Archives par étiquette : Ruth Ozeki


A bold and structurally ambitious new novel, both highly playful and deeply serious, by the critically-acclaimed author or A Tale for the Time Being.

by Ruth Ozeki
Canongate, pub. date TBD

THE BOOK OF FORM AND EMPTINESS tells the story of a boy who begins to hear voices after his father’s tragic death. The voices belong to the objects in his house—a broken Christmas ornament, a piece of wilted lettuce, a sharpened pencil. Benny’s mother, struggling to support their household alone, develops a hoarding habit, driving Benny to seek refuge in the silence of a large public library, where objects speak in whispers. There, Benny meets a homeless poet, a beautiful young performance artist, and his very own Book—a talking thing—who narrates Benny’s story and teaches him how to listen.

From the editor : “Ruth’s abilities as a storyteller enable her to mesmerise the reader, and in the process of weaving this subtle and multi-layered tale, she takes us across time and place and covers such diverse subjects as racism, Walter Benjamin, snow globes, mental health, consumerism, Buddhism, bigotry, libraries, loss and grief.”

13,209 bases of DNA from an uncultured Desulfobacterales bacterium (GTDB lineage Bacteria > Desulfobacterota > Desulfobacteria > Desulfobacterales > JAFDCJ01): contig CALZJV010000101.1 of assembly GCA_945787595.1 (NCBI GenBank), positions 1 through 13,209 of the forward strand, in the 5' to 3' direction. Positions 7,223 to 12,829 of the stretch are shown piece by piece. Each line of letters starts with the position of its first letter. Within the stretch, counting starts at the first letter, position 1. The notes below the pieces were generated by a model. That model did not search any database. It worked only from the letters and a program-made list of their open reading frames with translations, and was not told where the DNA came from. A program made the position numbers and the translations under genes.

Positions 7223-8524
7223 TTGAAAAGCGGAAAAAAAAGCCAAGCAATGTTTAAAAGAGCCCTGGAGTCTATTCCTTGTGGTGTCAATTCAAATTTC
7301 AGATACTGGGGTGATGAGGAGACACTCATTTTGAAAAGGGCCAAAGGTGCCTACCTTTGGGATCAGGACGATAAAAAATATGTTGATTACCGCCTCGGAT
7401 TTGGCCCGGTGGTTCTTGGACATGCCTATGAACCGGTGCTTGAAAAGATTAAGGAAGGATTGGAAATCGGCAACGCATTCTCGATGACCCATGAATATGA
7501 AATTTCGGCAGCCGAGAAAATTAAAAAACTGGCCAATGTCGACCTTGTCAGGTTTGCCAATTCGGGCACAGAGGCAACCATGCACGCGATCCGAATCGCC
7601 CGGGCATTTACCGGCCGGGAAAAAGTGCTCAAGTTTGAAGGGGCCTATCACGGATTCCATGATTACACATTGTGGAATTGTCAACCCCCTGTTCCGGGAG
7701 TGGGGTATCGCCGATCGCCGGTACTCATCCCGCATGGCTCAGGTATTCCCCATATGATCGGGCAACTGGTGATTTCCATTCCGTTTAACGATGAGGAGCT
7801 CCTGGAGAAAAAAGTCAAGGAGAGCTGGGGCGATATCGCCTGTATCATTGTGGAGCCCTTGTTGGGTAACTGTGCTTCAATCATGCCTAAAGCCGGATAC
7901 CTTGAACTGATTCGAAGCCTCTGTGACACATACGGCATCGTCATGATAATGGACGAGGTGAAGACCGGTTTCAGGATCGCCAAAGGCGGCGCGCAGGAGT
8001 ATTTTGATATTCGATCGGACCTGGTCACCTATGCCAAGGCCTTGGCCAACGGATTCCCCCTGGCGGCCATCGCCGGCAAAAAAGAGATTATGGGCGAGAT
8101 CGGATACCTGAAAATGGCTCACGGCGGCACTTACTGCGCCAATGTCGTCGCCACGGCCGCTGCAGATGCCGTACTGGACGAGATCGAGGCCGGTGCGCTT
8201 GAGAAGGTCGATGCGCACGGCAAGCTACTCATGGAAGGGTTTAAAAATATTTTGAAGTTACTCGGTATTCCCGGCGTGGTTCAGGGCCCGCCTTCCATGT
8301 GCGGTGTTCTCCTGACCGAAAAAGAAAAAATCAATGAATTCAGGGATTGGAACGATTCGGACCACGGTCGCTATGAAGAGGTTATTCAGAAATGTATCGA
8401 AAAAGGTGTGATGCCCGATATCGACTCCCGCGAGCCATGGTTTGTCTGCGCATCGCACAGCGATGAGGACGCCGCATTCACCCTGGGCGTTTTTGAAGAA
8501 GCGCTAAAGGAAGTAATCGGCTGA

Ruth Ozeki is a novelist, filmmaker, and Zen Buddhist priest. She is the award-winning author of three novels, My Year of Meats, All Over Creation, and A Tale for the Time Being, which was shortlisted for the Booker Prize and the National Book Critics Circle Award. Her critically acclaimed independent films, including Halving the Bones, have been screened at Sundance and aired on PBS. She is affiliated with the Brooklyn Zen Center and the Everyday Zen Foundation. She lives in British Columbia and New York City.

Les Lycéennes de ELLE ont choisi Ruth Ozeki

A TALE FOR THE TIME BEING de Ruth Ozeki, traduit par Sarah Tardy et publié chez Belfond sous le titre « En même temps, toute la terre et tout le ciel », est le lauréat du Prix Littéraire des Lycéennes de ELLE.

A TALE FOR THE TIME BEING est un roman à tiroirs, dans la lignée de Murakami. Une magnifique rencontre littéraire entre réalité et imaginaire, à la fois profonde et intime.
« Ruth retrouve le journal échoué de Nao sur une plage, caché dans un bento Hello Kitty. Nao a des problèmes de son âge, des conflits avec sa famille, avec ses amis. De son côté, Ruth est une romancière en panne d’inspiration. A-t-elle droit de s’emparer du destin de Nao pour renouer avec l’écriture ? Ruth Ozeki donne des réponses romanesques à des questions existentielles, c’est magnifique. » (ELLE du 6 juin 2014)

L’auteure est ravie : « I honestly don’t think I’ve ever been prouder of any award I’ve ever received! This is just so lovely. »